If Newcastle’s season was defined in part by Allan Saint-Maximin, he might have saved it in the span of seven minutes. They were drawn into the relegation battle after contracting coronavirus in November. Now he may have got them out of it.
A third win in 20 games came thanks to Saint-Maximin’s catalytic cameo and could spare them a tense final of the season. They are six points ahead of Fulham and just one behind his victims, Burnley. Security beckons.
Burnley can testify to the devastating impact of Saint-Maximin. He got an assist and a goal in quick succession, giving Newcastle a lead they haven’t given up. This may prove to be the most influential substitution of their season. Any justification for Steve Bruce, who brought him in, and Mike Ashley, who persevered with an unpopular coach who now has four points from his last two games? Some might say no: the introduction of Saint-Maximin and Callum Wilson was a no-brainer, and while Bruce was careful with two players who had recently recovered from injury, others could have them. to trigger.
Their season remains disappointing and their performance in the first half was poor but Newcastle, who had been aggrieved by being denied a penalty before half-time, could instead savor a comeback and a first win in eight matches.
The injuries and aftermath of Covid have made Saint-Maximin a bit playful in recent months but, for seven minutes, he was explosive. First, he occupied two defenders in a mazy dribble and caught up with Jacob Murphy, whose shot fell back from Bailey Peacock-Farrell. Then he picked up the ball in the center circle, drove forward and turned away from Ben Mee and James Tarkowski before throwing a shot at the nearest post.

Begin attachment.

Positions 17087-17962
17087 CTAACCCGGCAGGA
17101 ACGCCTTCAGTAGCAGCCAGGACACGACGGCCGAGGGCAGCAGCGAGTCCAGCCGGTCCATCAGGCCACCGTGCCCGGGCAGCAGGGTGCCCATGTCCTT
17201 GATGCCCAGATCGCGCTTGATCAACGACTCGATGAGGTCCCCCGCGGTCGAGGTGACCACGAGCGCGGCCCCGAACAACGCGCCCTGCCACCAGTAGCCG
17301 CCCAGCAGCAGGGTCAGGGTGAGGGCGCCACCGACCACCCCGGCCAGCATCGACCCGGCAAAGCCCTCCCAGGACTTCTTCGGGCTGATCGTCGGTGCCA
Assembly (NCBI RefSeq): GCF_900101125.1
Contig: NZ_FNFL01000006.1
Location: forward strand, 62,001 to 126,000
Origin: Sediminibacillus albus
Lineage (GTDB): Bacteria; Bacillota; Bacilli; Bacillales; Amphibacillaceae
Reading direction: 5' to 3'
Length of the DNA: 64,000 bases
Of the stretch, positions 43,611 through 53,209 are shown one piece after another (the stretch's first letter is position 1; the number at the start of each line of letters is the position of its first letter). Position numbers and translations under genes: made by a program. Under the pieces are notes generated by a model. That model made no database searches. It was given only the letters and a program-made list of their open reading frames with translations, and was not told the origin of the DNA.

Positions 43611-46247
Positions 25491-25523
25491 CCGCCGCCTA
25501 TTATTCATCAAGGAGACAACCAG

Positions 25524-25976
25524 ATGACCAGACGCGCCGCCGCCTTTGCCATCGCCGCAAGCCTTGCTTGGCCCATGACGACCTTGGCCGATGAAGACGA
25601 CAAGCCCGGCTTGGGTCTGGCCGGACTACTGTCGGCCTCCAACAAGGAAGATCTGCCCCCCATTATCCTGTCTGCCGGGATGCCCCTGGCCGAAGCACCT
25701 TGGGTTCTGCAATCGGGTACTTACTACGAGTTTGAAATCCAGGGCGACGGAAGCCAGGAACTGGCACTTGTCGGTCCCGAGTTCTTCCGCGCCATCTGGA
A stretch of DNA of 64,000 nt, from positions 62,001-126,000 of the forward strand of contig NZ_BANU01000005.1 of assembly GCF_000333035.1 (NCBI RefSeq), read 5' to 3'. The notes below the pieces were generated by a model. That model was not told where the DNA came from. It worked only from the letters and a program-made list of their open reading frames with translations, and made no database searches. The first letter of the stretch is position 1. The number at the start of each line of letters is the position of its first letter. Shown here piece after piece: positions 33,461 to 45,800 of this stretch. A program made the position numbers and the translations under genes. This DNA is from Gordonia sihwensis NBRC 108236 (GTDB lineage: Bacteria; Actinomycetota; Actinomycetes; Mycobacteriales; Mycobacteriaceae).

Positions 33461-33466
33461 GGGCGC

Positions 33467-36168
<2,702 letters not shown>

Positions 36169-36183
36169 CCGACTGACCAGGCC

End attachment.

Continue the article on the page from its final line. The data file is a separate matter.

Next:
Burnley might regret his genius and the options available to Bruce. Sean Dyche’s bench consisted of four youngsters; his two striking substitutes were rookies, not Wilson and Saint-Maximin. His starting forwards impressed a little more than Joelinton, who failed to rely on the fine display against Tottenham last week. But, for the second week in a row, his attackers gave him a lead which they gave up.
Chris Wood may look like a bulky dribbler, but he passed Ciaran Clark too easily to cut the ball back for Matej Vydra to advance in his shot. It underscored how hesitant Clark was in the central role of Newcastle’s three full-backs. It had been filled by Jamaal Lascelles against Tottenham but, with the captain’s season possibly over, Bruce rearranged his defense, initially unsuccessful.
Without Martin Dubravka’s agility, Burnley’s lead could have been insurmountable. He made two remarkable reflex saves, the first to parry Josh Brownhill’s header, the second to spare Paul Dummett an own goal when a clearance attempt turned into a threatening volley. He again excelled at reversing a volley from Matthew Lowton, who has a flair for the spectacular, and denied Dwight McNeil, who wielded considerable influence.
The transformative effect of Saint-Maximin lasted until the afternoon of Peacock-Farrell. Substituting Nick Pope, who has a shoulder injury, his second top-flight game featured a superb save to deny Dwight Gayle who had applied a touch close to the post in Jacob Murphy’s center. Burnley got another sort of reprieve; James Tarkowski both cleared and then kicked Sean Longstaff in the head as the Newcastle midfielder tried to convert the rebound. Neither Anthony Taylor nor VAR Stuart Attwell thought it deserved a kick, much to Newcastle’s dismay. “I don’t understand the rules anymore,” tweeted injured Newcastle midfielder Isaac Hayden. “Everywhere else on the pitch, it’s a penalty.”
The Professional Match Officials Council was quick to report that the fact that Tarkowski played the ball first and Longstaff “leaned” spared Burnley. But Saint-Maximin didn’t and, although Vydra had twice threatened to equalize, Tarkowski made a magnificent clearance on the goal line to deny Miguel Almíron a third goal for Newcastle.